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Forget all what you have learnt so far in modern nutrition! Forget those calories, those carbs, proteins and fats! I would like to reiterate what Hippocrates, the famous Greek physician said long time ago, “Let food be thy medicine”. Go back to your roots and fall back on those Ayurveda principles for creating a healthy and well-balanced dietary regimen for yourself!

In this article, let’s explore the 10 main principles of Ayurvedic Dietetics and how you can use your food as medicine that could prevent you from falling sick in the very first place!

1. Eat according to your Prakruti (your unique mind body constitution)

As per Ayurveda each person has a unique mind-body constitution, known as Prakruti. If you eat according to what your body needs at that particular moment, you will be in sync with your true nature and the mother nature & you will automatically keep yourself in balance. For e.g. If you are feeling cold, your hands and feet are cold, you won’t go for a smoothie. Instead you will want to go for a warm bowl of soup or a warm cup of spiced ginger tea! Isn’t it? This is how harmony can be restored with in the body. In general, the following Ayurvedic principles can be applied while selecting and preparing foods for the three doshas:

Vata dosha is made up of the air and space elements. Therefore, it is by nature cool, dry, light, and rough. Eating foods that counteract those characteristics creates balance. Persons with excess Vata energy will restore balance through foods that are warm and hydrating (such as soups and stews) with healthy fats (like olive oil, ghee), and grounding. i.e. foods that are heavy, dense and healthy at the same time. And most of these are comfort foods like a warm bowl of oatmeal or a thick creamy butternut squash soup.

Pitta dosha is made up of the fire and water elements. Therefore, it has hot, oily, light, and sharp qualities. Therefore, eating foods that are cool such cucumber, cilantro, watermelon etc. astringent such as beans, legumes, pomegranate will help keep Pitta under check and prevent it from getting too hot.

Kapha dosha is made up of earth and water elements. Therefore it has heavy, cool, oily, and smooth qualities. Eating foods that are light, warm, dry like beans and popcorn and rough such as green leafy vegetables, cruciferous vegetables like broccoli and cabbage will help keep kapha in balance.

2. Include All Six Tastes at Every Meal

Ayurveda recognizes six tastes, each of which communicates a unique combination of energy at the physiological level. In general, the six tastes inform the body with the following information:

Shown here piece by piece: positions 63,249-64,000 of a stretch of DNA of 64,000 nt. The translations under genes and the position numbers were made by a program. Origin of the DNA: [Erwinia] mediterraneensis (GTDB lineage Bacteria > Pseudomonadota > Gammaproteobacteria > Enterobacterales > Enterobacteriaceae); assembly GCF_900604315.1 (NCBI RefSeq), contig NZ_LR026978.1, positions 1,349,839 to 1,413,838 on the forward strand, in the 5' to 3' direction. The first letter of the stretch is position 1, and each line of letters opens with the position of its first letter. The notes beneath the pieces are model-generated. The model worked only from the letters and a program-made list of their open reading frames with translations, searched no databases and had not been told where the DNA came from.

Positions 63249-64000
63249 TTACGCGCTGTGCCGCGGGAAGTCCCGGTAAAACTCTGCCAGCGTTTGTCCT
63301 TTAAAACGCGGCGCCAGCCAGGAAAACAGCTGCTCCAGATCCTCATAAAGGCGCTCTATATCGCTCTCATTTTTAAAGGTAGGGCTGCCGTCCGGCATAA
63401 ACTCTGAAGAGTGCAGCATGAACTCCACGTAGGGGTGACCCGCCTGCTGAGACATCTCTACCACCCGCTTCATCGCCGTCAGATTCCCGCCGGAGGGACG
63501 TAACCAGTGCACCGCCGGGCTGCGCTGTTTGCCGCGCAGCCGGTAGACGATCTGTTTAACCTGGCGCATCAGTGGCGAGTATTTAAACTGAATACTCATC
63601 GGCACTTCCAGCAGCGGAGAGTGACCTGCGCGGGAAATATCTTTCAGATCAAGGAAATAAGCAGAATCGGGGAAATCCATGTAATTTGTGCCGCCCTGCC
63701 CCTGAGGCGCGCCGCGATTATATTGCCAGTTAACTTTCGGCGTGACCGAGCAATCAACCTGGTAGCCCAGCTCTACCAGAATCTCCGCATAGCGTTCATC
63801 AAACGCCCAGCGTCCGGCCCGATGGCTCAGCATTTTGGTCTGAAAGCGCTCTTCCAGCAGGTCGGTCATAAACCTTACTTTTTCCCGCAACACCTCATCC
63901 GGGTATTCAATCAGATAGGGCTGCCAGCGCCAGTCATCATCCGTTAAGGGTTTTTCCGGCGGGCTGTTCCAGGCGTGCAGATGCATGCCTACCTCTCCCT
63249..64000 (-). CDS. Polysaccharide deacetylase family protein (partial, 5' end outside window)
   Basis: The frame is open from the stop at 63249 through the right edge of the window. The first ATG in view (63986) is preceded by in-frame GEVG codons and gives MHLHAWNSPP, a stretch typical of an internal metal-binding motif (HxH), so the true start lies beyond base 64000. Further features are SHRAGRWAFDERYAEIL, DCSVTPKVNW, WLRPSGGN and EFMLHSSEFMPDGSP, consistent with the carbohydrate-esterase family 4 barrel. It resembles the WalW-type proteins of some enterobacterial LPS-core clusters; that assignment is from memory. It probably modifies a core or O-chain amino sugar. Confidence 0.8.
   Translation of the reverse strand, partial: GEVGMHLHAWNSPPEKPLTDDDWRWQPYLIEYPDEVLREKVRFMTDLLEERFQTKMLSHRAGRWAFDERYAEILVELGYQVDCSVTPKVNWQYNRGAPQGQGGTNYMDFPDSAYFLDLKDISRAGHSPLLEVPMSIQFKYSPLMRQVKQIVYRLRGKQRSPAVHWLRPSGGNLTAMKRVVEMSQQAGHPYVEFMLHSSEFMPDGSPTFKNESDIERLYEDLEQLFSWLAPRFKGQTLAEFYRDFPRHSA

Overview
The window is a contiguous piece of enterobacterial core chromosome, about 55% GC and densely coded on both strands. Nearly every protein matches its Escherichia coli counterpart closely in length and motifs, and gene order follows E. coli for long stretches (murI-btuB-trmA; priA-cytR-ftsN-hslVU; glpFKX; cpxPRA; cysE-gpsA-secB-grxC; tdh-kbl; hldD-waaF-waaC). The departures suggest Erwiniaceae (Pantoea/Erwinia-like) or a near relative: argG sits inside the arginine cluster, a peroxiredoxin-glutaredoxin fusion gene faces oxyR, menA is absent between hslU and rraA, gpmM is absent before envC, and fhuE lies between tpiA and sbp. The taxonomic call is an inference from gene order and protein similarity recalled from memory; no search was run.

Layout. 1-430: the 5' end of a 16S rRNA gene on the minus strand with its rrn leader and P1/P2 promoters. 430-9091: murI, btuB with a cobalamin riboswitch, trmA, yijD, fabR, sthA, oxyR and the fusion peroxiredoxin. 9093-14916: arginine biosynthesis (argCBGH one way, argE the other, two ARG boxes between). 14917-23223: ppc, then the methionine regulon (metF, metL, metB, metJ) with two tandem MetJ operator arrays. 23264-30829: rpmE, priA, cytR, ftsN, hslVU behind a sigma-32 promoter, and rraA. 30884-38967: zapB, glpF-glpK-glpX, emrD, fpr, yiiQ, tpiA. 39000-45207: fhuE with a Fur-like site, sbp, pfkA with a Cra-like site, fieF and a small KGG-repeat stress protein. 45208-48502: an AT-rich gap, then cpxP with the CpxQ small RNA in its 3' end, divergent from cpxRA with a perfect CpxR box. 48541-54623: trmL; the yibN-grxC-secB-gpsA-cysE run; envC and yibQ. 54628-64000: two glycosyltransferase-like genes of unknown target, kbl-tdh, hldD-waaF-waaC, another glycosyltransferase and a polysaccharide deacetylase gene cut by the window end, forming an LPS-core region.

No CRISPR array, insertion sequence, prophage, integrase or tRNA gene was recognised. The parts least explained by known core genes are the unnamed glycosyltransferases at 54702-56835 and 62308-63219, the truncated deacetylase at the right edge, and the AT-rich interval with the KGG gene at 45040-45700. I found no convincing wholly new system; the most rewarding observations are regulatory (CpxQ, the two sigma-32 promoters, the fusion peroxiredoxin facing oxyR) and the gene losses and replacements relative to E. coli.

1. Sweet: Grounding, strengthening, nourishing
  2. Sour: Cleansing, purifying
  3. Salty: Balancing, regulating
  4. Bitter: Detoxifying, mineralizing
  5. Astringent: Anti-inflammatory, cooling
  6. Pungent: Warming, stimulating

Try to include a small amount of each taste into every meal. It may be only a pinch of salt, a squeeze of lemon, or a slice of pepper but as long as the taste is present, the energetic puzzle will be complete. This will also prevent cravings!

3. Eat at the same time each day- have a proper routine!

Routine is everything in Ayurveda! For this reason, it’s helpful to “train” your “Agni” to receive three solid meals per day, rather than snacking throughout the day which can overburden the digestive system. This will allow the 3 solid meals to be properly digested and assimilated. This also helps maintain your digestive fire. Fasting on the other hand and/or skipping meals too often can also throw your digestive fire out of balance.

4. Keep the Quantity in check -How much to eat?

Now this depends on your Prakruti as well as the type of physical activity you will be doing for that day. Although when you were young, your mother must have told you to always finish the food on your plate. Her intensions were that food should never be wasted. Also most of us as moms want our kids to grow fast! But unknowingly in an effort to finish the food in your plate you were ignoring your body’s signals of being satiated! This also led to overeating at every meal and also your stomach getting stretched beyond normal capacity.

Ayurvedic wisdom advises you to eat until you feel comfortably full, and no more. And how would you know that you have eaten just the right amount? When you start to burp, that first burp during your meal is an indication that its time to stop! Try to avoid eating to the point of discomfort and lethargy!

Aside from the obvious consequence of weight gain, overeating leads to undigested food being turned into toxins, which increase free radical production in the body, which in turn speed up the aging process. By setting down the fork when you are satisfied, but not stuffed, you avoid overeating and the body receives the nourishment that it needs without the added burden of digesting.